Equine Flu Advice
Update to Equine Influenza Alert
7th February 2019
The Irish Equine Centre (IEC)
Please see below information provided by the Irish Equine Centre regarding the Equine Flu outbreak.
Equine influenza is endemic in Europe and North America i.e. outbreaks occur on an almost annual basis. The virus very rarely causes fatalities in endemic countries but if sufficient numbers of horses are infected equestrian events may have to be cancelled to control the spread of the disease.
Since the start of 2019 equine influenza has been diagnosed on a number of premises throughout Ireland. Breeding stock, racehorses, competition and leisure horses are affected. Clinical signs such as coughing, nasal discharge, swollen glands and fever have been observed in both vaccinated and unvaccinated horses but the latter are worst affected.
There has been an increase in influenza outbreaks in several countries in Europe recently and the first two Irish premises confirmed (a Thoroughbred stud farm and a show jumping yard), appear to have epidemiological links to the continent. The virus has been typed by the OIE Reference Laboratory at the IEC. It belongs to Clade 1 of the Florida sublineage. In addition, the IEC has typed viruses in samples received from recent outbreaks on the continent and confirmed that they are the same strain. The Animal Health Trust in Newmarket has also identified this Clade 1 virus in the United Kingdom.
Clade 1 viruses predominate in North and South America but have not been identified in Ireland since early 2010. The virus can spread rapidly in a yard particularly if the horses are naïve or lack protective immunity. In naïve horses the incubation period can be as short as 24 hours but in vaccinated horses may be three to five days. Clinical signs in vaccinated horses may be very mild and are sometimes limited to a temperature spike, a temporary decrease in appetite or a lack of energy. Coughing and
nasal discharge are not always observed and this can lead to a delay in diagnosis after the introduction of virus in a yard.
To minimise the risk of equine influenza
1. Booster vaccination is recommended for horses that have not been vaccinated in the last six
months. It is preferable to use a vaccine that contains a Clade 1 virus such as A/eq/South Africa/04/2003 or A/eq/Ohio/2003.
2. All horses on a premises should be vaccinated to ensure herd immunity. Unvaccinated infected horses will amplify virus and shed large quantities into the atmosphere. If there is sufficient build-up of virus their vaccinated companions are likely to develop clinical signs.
3. Young horses and horses early in their vaccination career, are more susceptible to influenza than older horses that have been vaccinated for many years. Thus, it is advisable to group horses according to risk, for example, yearlings should not be stabled in the same barn as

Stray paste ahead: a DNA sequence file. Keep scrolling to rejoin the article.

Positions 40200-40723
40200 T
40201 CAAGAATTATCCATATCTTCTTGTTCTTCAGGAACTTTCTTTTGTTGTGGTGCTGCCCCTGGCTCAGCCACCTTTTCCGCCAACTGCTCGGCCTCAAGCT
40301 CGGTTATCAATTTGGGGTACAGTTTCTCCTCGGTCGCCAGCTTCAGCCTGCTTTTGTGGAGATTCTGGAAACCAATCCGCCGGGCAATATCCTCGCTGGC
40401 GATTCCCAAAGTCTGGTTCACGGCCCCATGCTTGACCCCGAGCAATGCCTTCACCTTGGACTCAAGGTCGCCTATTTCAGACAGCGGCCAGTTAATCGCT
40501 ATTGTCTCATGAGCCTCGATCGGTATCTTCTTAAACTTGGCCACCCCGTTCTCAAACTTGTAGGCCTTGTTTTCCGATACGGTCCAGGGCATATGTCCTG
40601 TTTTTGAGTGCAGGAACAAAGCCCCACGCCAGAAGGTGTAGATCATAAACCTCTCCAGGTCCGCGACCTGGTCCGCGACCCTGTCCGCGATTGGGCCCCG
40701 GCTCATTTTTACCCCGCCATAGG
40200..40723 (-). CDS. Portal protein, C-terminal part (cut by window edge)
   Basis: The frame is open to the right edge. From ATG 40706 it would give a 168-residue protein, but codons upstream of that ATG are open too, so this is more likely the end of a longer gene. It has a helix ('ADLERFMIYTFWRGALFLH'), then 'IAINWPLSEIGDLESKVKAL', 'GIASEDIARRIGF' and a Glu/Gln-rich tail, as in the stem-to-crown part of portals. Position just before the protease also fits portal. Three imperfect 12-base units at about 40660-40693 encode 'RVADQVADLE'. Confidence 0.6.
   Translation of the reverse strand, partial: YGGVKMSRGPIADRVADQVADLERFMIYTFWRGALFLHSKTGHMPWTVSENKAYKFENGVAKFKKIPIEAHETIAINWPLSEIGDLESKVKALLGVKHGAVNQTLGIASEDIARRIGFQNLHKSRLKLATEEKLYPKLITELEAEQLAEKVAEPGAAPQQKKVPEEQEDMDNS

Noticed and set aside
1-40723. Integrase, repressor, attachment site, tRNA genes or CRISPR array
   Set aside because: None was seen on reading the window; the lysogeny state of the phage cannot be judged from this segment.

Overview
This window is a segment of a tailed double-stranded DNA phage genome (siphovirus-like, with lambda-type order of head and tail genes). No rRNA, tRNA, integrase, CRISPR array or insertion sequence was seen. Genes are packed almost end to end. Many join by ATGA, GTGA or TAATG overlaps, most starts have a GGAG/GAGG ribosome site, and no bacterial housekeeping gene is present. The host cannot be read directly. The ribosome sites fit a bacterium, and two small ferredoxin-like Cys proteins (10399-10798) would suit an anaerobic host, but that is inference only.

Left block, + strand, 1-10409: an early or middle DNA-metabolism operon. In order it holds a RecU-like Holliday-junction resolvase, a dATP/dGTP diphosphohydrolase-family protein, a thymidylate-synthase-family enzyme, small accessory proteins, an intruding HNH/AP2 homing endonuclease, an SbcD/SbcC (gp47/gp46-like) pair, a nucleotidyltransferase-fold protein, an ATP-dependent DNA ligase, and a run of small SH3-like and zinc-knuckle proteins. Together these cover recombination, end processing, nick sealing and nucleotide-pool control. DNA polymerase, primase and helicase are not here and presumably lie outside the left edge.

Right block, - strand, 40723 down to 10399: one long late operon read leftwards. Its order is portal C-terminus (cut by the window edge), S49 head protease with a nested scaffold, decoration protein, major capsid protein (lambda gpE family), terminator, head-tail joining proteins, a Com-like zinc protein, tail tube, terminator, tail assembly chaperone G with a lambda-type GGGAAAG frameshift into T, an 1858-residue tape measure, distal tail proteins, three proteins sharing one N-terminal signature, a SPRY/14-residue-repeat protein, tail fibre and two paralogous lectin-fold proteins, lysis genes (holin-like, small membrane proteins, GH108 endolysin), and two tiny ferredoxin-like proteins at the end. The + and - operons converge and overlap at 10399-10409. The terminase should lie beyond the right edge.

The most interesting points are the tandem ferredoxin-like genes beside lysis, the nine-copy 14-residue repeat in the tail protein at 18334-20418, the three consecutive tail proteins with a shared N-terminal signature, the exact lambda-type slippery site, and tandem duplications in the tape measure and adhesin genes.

4. New arrivals or horses returning from equestrian events should be isolated for preferably two weeks but a minimum of one week, during which time their temperature should be monitored daily and veterinary advice sought if influenza is suspected.
Detection of equine influenza and management
1. Rapid diagnosis is essential for effective management. Veterinary advice should be sought if a horse spikes a temperature, has a decreased appetite or shows any sign of respiratory disease. A nasopharyngeal swab can then be collected and submitted to the laboratory for virus detection.
2. Infected horses need to be rested. The traditional rule is one week of rest for every day of elevated temperature. Failure to rest a horse may exacerbate the disease, increase the likelihood of secondary bacterial infections and prolong the recovery time.
3. Whenever possible infected horses should be isolated with designated staff and equipment. The virus is easily transmitted by contaminated objects such as bridles, clothing, twitches and by vehicles. However, it is readily inactivated with most disinfectants provided they are applied to clean surfaces and at the concentration recommended by the manufacturers for influenza viruses.
4. Horses from affected premises should not attend equestrian events as they may serve as a source of infection to other horses and jeopardise the continuity of such events.
5. The return to work of individual horses and the length of time a premises remains closed should be decided in consultation with the veterinary clinician. Laboratory testing is necessary to monitor virus spread and facilitate risk analysis. The period of recovery and the cessation
of virus shedding will depend on many factors including biosecurity, vaccination status and housing. Influenza is a self-limiting disease i.e. the virus does not establish persistent infections and with correct management infected horse should return to full health and performance.
Note: Testing for equine influenza is provided free of charge by the Irish Equine Centre. This service is funded by the Department of Agriculture, Food and the Marine. Please contact Dr Ann Cullinane, Head of Virology at 045 866266 with any queries or email firstname.lastname@example.org.